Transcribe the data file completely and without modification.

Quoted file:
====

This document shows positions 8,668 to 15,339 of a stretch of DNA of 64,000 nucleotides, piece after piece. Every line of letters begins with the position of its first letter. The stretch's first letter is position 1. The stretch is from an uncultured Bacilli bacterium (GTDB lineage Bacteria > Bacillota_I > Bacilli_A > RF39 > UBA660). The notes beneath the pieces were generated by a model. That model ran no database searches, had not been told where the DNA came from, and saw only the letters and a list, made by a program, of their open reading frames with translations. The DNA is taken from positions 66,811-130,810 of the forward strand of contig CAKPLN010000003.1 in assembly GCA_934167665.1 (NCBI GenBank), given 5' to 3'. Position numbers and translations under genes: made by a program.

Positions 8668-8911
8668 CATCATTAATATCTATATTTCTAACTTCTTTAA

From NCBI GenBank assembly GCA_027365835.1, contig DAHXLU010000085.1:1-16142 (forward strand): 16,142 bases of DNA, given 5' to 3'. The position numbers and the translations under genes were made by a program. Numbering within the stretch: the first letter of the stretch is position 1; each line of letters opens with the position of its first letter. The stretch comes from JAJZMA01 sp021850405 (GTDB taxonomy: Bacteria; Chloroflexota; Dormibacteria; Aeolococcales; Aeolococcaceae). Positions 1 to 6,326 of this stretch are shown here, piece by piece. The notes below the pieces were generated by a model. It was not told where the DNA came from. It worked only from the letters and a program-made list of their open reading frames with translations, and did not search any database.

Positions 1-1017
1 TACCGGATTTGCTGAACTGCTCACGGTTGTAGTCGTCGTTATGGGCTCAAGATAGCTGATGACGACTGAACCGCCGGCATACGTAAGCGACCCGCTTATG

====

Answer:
This document shows positions 8,668 to 15,339 of a stretch of DNA of 64,000 nucleotides, piece after piece. Every line of letters begins with the position of its first letter. The stretch's first letter is position 1. The stretch is from an uncultured Bacilli bacterium (GTDB lineage Bacteria > Bacillota_I > Bacilli_A > RF39 > UBA660). The notes beneath the pieces were generated by a model. That model ran no database searches, had not been told where the DNA came from, and saw only the letters and a list, made by a program, of their open reading frames with translations. The DNA is taken from positions 66,811-130,810 of the forward strand of contig CAKPLN010000003.1 in assembly GCA_934167665.1 (NCBI GenBank), given 5' to 3'. Position numbers and translations under genes: made by a program.

Positions 8668-8911
8668 CATCATTAATATCTATATTTCTAACTTCTTTAA

From NCBI GenBank assembly GCA_027365835.1, contig DAHXLU010000085.1:1-16142 (forward strand): 16,142 bases of DNA, given 5' to 3'. The position numbers and the translations under genes were made by a program. Numbering within the stretch: the first letter of the stretch is position 1; each line of letters opens with the position of its first letter. The stretch comes from JAJZMA01 sp021850405 (GTDB taxonomy: Bacteria; Chloroflexota; Dormibacteria; Aeolococcales; Aeolococcaceae). Positions 1 to 6,326 of this stretch are shown here, piece by piece. The notes below the pieces were generated by a model. It was not told where the DNA came from. It worked only from the letters and a program-made list of their open reading frames with translations, and did not search any database.

Positions 1-1017
1 TACCGGATTTGCTGAACTGCTCACGGTTGTAGTCGTCGTTATGGGCTCAAGATAGCTGATGACGACTGAACCGCCGGCATACGTAAGCGACCCGCTTATG